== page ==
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Why the FDA Declines to Ban BPA

For related articles and more information, please visit OCA's Health Issues page and our Food Safety Research Center page.

His name was Theophrastus Philippus Aureolus Bombastus von Hohenheim and his contemporaries called him Paracelsus, but history knows him by this title: the Father of Toxicology. Paracelsus was a 16th century Swiss physician who profoundly influenced our understanding of how chemicals affect the body. His dictum, "The dose makes the poison," helped explain that even toxic substances could be safe as long as the amount ingested remained below a certain threshold. It's still a major principle of modern toxicology, and it's why the Food and Drug Administration (FDA), the Environmental Protection Agency and other government safety offices fight with industry to find that safe level below which the toxins that are part of modern life can be tolerated.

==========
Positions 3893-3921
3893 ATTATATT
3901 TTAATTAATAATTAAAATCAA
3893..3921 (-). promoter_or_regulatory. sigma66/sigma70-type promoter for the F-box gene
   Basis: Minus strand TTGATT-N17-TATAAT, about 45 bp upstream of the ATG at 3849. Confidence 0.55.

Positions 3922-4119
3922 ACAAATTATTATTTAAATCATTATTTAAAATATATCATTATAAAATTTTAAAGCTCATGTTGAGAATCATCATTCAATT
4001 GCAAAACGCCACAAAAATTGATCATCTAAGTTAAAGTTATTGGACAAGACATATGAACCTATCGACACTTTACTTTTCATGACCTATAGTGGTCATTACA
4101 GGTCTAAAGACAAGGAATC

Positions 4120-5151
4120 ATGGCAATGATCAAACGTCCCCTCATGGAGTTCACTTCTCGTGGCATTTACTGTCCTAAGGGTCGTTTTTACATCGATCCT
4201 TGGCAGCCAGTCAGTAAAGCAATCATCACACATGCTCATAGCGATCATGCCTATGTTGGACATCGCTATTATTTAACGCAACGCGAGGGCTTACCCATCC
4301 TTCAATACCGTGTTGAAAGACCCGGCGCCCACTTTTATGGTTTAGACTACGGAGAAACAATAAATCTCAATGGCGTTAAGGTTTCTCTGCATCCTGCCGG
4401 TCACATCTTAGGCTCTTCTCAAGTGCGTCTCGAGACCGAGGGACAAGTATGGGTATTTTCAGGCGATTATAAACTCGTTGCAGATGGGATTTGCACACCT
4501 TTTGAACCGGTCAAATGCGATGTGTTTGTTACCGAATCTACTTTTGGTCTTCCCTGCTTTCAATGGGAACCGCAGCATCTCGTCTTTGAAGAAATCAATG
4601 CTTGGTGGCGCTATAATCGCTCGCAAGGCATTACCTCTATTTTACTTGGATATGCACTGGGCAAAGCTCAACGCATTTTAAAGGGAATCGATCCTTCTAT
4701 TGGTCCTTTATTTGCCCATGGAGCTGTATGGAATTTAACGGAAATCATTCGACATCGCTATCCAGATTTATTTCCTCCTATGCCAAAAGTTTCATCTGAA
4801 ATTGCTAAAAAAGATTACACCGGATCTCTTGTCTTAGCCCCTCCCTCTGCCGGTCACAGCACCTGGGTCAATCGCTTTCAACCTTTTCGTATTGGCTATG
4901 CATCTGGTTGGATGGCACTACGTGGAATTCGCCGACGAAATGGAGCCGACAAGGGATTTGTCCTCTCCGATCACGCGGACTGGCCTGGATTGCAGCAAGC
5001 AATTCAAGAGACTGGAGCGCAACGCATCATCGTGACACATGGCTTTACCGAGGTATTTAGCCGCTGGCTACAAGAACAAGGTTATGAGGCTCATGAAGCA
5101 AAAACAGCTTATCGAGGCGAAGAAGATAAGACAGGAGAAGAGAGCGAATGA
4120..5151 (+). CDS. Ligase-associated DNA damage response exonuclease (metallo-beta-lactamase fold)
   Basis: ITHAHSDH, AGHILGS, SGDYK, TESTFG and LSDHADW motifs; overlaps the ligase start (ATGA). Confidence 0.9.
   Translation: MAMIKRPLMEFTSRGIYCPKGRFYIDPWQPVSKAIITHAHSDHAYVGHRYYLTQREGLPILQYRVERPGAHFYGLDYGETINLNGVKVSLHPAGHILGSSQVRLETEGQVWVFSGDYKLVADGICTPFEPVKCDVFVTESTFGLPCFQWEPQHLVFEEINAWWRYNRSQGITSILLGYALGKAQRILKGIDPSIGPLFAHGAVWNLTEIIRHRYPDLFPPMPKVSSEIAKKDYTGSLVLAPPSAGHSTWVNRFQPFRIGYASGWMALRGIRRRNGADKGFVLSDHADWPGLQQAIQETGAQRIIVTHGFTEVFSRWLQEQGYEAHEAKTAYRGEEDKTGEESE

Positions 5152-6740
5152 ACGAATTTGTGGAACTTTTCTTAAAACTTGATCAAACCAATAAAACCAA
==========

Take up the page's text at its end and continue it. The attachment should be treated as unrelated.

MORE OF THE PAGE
But as science advances, we can detect smaller and smaller doses of chemicals in the human body - as small as one part per trillion, or about one-twentieth of a drop of water in an Olympic-sized swimming pool. A Centers for Disease Control and Prevention biomonitoring survey found that Americans have traces of 212 environmental chemicals in their bodies - including so-called endocrine disrupters like bisphenol-A (BPA), which may have a major impact on human health even though the dose is barely perceptible. But our ability to detect chemicals outpaces our ability to understand exactly what exposure means for us - which puts regulatory agencies in a tight spot, especially when the chemicals in question are widely used in modern life and are hard to replace.

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